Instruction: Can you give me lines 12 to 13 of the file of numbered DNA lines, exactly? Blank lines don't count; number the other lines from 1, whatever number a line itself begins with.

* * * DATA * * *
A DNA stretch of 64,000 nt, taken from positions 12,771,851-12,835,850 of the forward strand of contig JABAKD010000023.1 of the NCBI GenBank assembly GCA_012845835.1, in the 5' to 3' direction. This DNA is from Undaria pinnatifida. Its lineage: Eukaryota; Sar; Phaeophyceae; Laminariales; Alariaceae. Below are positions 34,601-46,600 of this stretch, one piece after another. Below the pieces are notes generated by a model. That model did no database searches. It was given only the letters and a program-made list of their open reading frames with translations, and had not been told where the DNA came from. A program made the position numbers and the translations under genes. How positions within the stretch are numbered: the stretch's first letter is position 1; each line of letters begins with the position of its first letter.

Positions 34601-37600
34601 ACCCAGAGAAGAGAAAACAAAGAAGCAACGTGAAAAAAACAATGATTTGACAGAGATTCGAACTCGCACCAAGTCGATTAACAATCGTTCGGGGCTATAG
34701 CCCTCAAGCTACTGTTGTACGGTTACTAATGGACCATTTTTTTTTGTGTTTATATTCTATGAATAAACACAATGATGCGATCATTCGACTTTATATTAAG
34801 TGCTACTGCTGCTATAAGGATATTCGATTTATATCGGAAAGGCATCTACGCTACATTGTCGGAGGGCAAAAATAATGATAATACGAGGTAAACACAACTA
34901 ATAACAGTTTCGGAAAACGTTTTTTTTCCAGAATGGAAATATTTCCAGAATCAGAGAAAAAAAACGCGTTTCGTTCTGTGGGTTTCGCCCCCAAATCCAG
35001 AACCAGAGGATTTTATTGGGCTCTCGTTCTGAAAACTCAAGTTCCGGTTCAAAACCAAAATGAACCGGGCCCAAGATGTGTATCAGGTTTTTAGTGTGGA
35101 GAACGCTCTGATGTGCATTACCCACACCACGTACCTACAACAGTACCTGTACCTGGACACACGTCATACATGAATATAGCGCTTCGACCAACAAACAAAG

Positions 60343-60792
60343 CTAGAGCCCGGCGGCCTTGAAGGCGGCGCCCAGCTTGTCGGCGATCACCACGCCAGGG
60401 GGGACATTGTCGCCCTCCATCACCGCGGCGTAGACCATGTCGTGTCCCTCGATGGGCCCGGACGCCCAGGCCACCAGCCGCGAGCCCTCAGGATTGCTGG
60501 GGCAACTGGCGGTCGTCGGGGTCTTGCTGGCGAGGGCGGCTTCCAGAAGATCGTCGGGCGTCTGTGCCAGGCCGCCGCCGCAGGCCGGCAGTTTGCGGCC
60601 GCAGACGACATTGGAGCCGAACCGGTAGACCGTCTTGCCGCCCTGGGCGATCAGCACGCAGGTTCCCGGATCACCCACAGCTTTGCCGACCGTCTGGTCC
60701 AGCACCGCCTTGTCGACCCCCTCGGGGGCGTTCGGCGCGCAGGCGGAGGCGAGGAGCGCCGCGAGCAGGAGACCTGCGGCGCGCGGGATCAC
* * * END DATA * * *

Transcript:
60501 GGCAACTGGCGGTCGTCGGGGTCTTGCTGGCGAGGGCGGCTTCCAGAAGATCGTCGGGCGTCTGTGCCAGGCCGCCGCCGCAGGCCGGCAGTTTGCGGCC
60601 GCAGACGACATTGGAGCCGAACCGGTAGACCGTCTTGCCGCCCTGGGCGATCAGCACGCAGGTTCCCGGATCACCCACAGCTTTGCCGACCGTCTGGTCC